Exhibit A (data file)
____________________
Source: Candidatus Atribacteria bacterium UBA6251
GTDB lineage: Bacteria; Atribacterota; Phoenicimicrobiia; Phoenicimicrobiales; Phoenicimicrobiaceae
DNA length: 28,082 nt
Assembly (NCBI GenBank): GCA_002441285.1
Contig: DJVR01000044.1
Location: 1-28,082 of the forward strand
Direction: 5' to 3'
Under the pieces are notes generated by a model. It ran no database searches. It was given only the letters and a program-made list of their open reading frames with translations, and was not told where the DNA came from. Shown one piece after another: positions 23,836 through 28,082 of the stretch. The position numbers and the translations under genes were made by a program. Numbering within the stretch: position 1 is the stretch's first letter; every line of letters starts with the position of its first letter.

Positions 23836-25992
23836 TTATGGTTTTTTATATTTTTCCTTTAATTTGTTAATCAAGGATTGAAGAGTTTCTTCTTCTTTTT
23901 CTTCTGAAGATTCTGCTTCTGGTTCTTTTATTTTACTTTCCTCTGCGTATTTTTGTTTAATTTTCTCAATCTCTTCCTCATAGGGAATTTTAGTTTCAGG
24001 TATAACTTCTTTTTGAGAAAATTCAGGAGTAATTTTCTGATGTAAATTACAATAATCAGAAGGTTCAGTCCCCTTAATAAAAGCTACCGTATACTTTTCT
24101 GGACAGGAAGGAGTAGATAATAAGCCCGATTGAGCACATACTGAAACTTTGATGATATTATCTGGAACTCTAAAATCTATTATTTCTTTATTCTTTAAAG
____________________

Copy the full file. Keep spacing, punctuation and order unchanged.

Source: Candidatus Atribacteria bacterium UBA6251
GTDB lineage: Bacteria; Atribacterota; Phoenicimicrobiia; Phoenicimicrobiales; Phoenicimicrobiaceae
DNA length: 28,082 nt
Assembly (NCBI GenBank): GCA_002441285.1
Contig: DJVR01000044.1
Location: 1-28,082 of the forward strand
Direction: 5' to 3'
Under the pieces are notes generated by a model. It ran no database searches. It was given only the letters and a program-made list of their open reading frames with translations, and was not told where the DNA came from. Shown one piece after another: positions 23,836 through 28,082 of the stretch. The position numbers and the translations under genes were made by a program. Numbering within the stretch: position 1 is the stretch's first letter; every line of letters starts with the position of its first letter.

Positions 23836-25992
23836 TTATGGTTTTTTATATTTTTCCTTTAATTTGTTAATCAAGGATTGAAGAGTTTCTTCTTCTTTTT
23901 CTTCTGAAGATTCTGCTTCTGGTTCTTTTATTTTACTTTCCTCTGCGTATTTTTGTTTAATTTTCTCAATCTCTTCCTCATAGGGAATTTTAGTTTCAGG
24001 TATAACTTCTTTTTGAGAAAATTCAGGAGTAATTTTCTGATGTAAATTACAATAATCAGAAGGTTCAGTCCCCTTAATAAAAGCTACCGTATACTTTTCT
24101 GGACAGGAAGGAGTAGATAATAAGCCCGATTGAGCACATACTGAAACTTTGATGATATTATCTGGAACTCTAAAATCTATTATTTCTTTATTCTTTAAAG